The term hydrosystem can be loosely defined as a system made up of water and the associated aquatic environments within a delimited geographical entity. This term, which has been in existence for some forty years, has considerably evolved in meaning. These changes can be approached from a thematic angle on the one hand, and from a spatial viewpoint on the other. For its thematic evolution, the term appeared at the start of the 1960s among English-language geo-morphologists. It was the physical geographer Richard John Chorley who is generally acknowledged as the inventor of the concept, on account of his lifetime commitment to developing a systemic approach to geomorphology. However in his pioneer article in 1962 on "geomorphology and the general theory of systems", he did not create the actual term, since he merely referred to a "stream system" in his approach to open systems.
Up to the present day, the term has in fact retained a strong connotation of river dynamics. It is most frequently used in this discipline, rather than in hydrology or biology. This is why the hydrosystem has in some cases been viewed as the only a-biotic part of the aquatic ecosystem, i.e. the «biotope» with which organisms living in the water sustain relationships. However, since it has also come into use among biologists, and with the advent of pluri-disciplinary study, the concept has been widened to include the relationships between two complex entities, the aquatic biotope and the aquatic «biocoenosis». Thus the hydrosystem has been seen as more or less equivalent to an aquatic ecosystem. Finally, with the evolution of geographical study, which generated the term in the first place, human action has been introduced, aligning the hydrosystem with the notion of geographical aquatic environment. Concerning the evolution of the term from a spatial viewpoint, the hydrosystem, because it originated in river geomorphology, was first of all a set of longitudinal relationships between upstream and downstream within a “drainage basin”. But this portion of space also comprises lateral relationships between the minor and major channels, between the water and the sedimentary and plant formations of the alluvial plain, and also oxbow lakes (cutoffs), wetlands and stagnant waters of the main channels, which are all themes that have been given particular consideration in recent years. A third dimension taken into account concerns vertical relationships between underground and surface waters. Thus the hydrosystem, incorporating longitudinal, lateral and vertical interrelations, is a term that is often used to refer to a drainage basin within which there is a hydrographic network that can be studied in systemic manner for the purpose of producing management recommendations. The atmospheric and climatic components have also, justifiably, been pointed to, in addition to the three above dimensions, so that the hydrosystem then becomes a portion of geographical space, more or less natural, more or less shaped by man (see «anthropization»), within which the water cycle occurs, and within which, for epistemological reasons, it is running water that is the first object of study. Outside the context of water courses, the term hydrosystem is very little used as such, even with the qualification "lake" or "lacustrine". It is replaced by the term limnosystem, the epistemology of which has had its own specific career. The notion of the limnosystem, which appeared in the 1980s, was above all used by limnologists to justify the joint study of a lake and its feeder basin, positioning themselves in opposition to Forel’s initial conception of limnology, that of the study of the lacustrine microcosmos. Present research shows a tendency to widen the concept downstream, and in particular to the outlet, while at the same time maintaining the lake in its central position within the relationships existing between it and the surrounding space. Thus the limnosystem is viewed as a space in which interrelations occur between a volume of lake water, the biomass, sediment, and the immediate atmospheric layer, and which is linked to exchange media both upstream and downstream.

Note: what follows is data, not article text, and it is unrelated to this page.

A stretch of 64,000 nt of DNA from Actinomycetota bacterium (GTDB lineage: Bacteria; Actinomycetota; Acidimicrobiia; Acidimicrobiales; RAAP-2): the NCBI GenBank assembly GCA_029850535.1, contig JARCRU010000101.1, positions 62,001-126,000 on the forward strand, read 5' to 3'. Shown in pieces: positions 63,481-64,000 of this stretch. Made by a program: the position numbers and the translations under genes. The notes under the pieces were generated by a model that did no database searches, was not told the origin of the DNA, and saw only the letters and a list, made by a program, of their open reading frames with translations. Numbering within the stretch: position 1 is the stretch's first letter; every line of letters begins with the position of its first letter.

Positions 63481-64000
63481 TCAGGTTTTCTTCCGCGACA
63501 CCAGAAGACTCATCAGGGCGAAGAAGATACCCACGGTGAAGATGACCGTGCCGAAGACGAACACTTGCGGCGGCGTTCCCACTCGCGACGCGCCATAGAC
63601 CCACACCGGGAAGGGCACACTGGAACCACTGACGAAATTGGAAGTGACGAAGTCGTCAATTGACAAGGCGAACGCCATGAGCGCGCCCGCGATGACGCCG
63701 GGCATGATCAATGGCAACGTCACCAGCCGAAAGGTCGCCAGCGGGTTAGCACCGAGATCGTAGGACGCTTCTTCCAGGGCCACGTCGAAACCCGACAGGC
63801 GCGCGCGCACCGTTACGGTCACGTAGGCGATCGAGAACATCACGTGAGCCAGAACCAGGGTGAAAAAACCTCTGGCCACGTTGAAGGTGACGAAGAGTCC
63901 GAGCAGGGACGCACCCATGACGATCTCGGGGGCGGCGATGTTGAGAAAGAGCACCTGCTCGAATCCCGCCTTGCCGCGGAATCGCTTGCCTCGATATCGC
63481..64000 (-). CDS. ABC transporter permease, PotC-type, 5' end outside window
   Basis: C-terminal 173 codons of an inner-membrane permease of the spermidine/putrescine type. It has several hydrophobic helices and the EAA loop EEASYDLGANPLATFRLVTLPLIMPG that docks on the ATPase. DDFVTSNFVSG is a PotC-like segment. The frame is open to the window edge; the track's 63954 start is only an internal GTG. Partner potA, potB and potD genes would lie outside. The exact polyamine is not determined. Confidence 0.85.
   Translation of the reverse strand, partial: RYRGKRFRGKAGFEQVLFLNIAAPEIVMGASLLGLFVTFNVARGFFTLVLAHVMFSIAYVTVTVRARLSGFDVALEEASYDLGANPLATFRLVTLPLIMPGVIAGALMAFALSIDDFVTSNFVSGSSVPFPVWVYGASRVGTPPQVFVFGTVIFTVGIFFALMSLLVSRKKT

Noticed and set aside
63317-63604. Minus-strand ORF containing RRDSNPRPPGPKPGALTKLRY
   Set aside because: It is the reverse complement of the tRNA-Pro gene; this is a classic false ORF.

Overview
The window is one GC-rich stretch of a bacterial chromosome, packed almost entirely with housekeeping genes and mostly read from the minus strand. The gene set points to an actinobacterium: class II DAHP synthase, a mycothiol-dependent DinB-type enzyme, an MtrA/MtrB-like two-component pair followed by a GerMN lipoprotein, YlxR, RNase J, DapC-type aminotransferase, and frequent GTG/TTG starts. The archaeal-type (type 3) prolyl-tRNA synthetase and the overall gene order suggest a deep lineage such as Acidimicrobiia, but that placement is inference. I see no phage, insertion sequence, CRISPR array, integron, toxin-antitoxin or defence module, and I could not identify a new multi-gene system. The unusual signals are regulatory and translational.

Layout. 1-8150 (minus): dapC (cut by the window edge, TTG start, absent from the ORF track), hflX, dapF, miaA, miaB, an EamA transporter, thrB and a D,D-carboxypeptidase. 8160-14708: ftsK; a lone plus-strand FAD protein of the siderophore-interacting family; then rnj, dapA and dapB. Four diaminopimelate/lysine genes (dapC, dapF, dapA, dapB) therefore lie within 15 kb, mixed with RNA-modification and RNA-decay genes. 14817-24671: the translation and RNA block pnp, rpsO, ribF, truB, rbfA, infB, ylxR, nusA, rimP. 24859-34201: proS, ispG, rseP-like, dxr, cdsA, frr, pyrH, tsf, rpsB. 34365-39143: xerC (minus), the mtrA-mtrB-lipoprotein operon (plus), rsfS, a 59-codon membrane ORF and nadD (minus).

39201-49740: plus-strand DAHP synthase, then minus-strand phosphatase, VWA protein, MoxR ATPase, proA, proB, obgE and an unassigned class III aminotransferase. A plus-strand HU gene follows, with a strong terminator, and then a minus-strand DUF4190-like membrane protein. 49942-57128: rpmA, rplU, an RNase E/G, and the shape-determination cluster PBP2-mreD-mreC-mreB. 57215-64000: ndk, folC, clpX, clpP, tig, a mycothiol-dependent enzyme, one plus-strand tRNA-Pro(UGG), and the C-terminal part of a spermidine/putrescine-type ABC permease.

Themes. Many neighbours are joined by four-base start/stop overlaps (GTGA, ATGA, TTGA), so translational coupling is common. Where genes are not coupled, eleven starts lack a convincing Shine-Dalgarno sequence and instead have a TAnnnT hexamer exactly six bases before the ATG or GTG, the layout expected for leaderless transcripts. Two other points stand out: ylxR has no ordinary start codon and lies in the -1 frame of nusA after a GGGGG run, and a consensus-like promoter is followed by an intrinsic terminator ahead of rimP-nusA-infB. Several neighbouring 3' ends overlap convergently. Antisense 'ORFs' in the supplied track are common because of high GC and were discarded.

The hydrosystem, whether lake or river, has no dimension as such, and can range from a pond or puddle to the Amazon in its basin. Each hydrosystem has a size that depends on its components, and its overall balance results from the permanent responses of its components and the re-forming of the relationships that hold them together. The spatial scale of the hydrosystem is thus related to its temporal scale, in particular by way of its inertia and the shifts that occur in the re-establishment that follows a natural or man-made disruption, where the time required and the ability to re-establish a balance form the «resilience» of the system. This notion is essential for apprehending damage in the form of water pollution or eutrophication, and the capacity for self-purification that the hydrosystem possesses.